Today’s drive is a non-stop visual feast through some of Iceland’s most scenic landscapes as you snake west around majestic fjords and over steep mountain passes through sub-arctic tundra. First, you'll drive through the 6-mile-long (9 km) Vestfjarðagöng tunnel and descend to Önundarfjörður, a particularly pretty fjord made more so by curling white-sand "Golden Holt" beach at its head. You'll then drive through a long, glaciated valley to Dýrafjörður fjord and the historic fishing village of Þingeyri, where you can explore the relics of a medieval assembly hall ("Þing") behind the village church.
Then comes Arnarfjörður, one of Iceland’s most spectacular fjords and at the head of which tumbles the Dynjandi ("Thunderous") waterfalls—the highlight of today’s journey. Seven individual cascades stairstep down from the iconic, trapezoidal uppermost cascade colloquially titled the "Jewel of the Westfjords." You can hike to the top (a great spot for a picnic), passing each cascade in turn. Finally, continue west via tiny Tálknafjörður to spend the night in the fishing village of Patreksfjörður.
Chat with a local specialist who can help organize your trip.
Day 4: Latrabjarg, Raudasandur & the Southern Westfjords
Today, head west to the Látrabjarg promontory, which stretches for 8 miles (14 km) and where the cliffs plunge into the ocean 1,450 feet (442 m) below. Millions of seabirds nest here in summer, notably puffins, but also razorbills, fulmars, guillemots, and kittiwakes, all nesting and raising their chicks on the cliff-face. (Látrabjarg is considered to be Europe’s most populace bird-nesting cliff.) Spend an hour or two hiking the clifftops before continuing to honey-hued Raudasandur Beach. Stretching unbroken for 5 miles (8 km), this beach draws harbor seals, which often haul out to bask on the sands.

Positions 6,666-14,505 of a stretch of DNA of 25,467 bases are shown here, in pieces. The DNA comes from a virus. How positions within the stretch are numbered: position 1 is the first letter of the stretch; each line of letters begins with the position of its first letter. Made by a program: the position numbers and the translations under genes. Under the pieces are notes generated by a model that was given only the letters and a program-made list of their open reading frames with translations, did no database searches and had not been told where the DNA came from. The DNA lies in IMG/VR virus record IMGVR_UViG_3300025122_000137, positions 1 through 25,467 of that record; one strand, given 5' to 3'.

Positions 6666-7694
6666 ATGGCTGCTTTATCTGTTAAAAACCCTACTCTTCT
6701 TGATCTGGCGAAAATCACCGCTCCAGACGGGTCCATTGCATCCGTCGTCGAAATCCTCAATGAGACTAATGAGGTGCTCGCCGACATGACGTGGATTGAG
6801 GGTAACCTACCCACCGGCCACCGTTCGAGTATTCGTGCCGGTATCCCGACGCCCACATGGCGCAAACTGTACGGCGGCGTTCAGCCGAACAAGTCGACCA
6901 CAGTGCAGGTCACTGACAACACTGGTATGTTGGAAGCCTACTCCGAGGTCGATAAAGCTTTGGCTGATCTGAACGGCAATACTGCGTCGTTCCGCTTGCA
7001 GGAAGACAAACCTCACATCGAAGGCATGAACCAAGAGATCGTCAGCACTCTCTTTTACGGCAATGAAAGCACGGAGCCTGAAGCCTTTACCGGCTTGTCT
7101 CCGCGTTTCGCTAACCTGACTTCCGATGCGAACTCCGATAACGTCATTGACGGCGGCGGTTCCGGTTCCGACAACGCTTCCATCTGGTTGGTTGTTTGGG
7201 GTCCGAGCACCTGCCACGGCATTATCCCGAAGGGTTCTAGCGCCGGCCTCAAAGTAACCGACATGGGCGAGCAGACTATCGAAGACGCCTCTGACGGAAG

Continue east through the remote Southern Westfjords via lonesome and lovely Barðastrandarsandur Beach to the Brjánslækur wharf. From here, catch the afternoon ferry (reservations required) to Stykkishólmur, on the Snæfellsnes Peninsula, referred to as "Iceland in miniature" for its microcosm of iconic attractions. Time permitting, you might explore the peninsula's largest (yet still small) town, where highlights include its Norska Húsið (Norse House), built in 1828, and today a history museum, the Volcano Museum, for a lesson in vulcanology, and the 1990 modernist Stykkishólmskirkja Church.
Day 5: The Wonders of Snæfellsnes, Horseback Riding Tour
This morning, follow a counter-clockwise loop around the peninsula, heading first to shark-tooth-shaped Kirkjufell ("Church Mountain"), an iconic 1,519-foot (463-m) pinnacle with the Kirkjufellsfoss waterfall at its base. Next, circle around the glacier-clad Snaefellsjokull stratovolcano (4,744 ft/1,446 m), at the peninsula's tip. Stop at Lóndrangar (with its twin clifftop basalt pillars), then the photogenic Gatklettur (Arch Rock) and other coastal rock formations stretching from Hellnar to the fishing hamlet of Arnarstapi. You can lunch here before continuing the short distance to Stóri Kambur.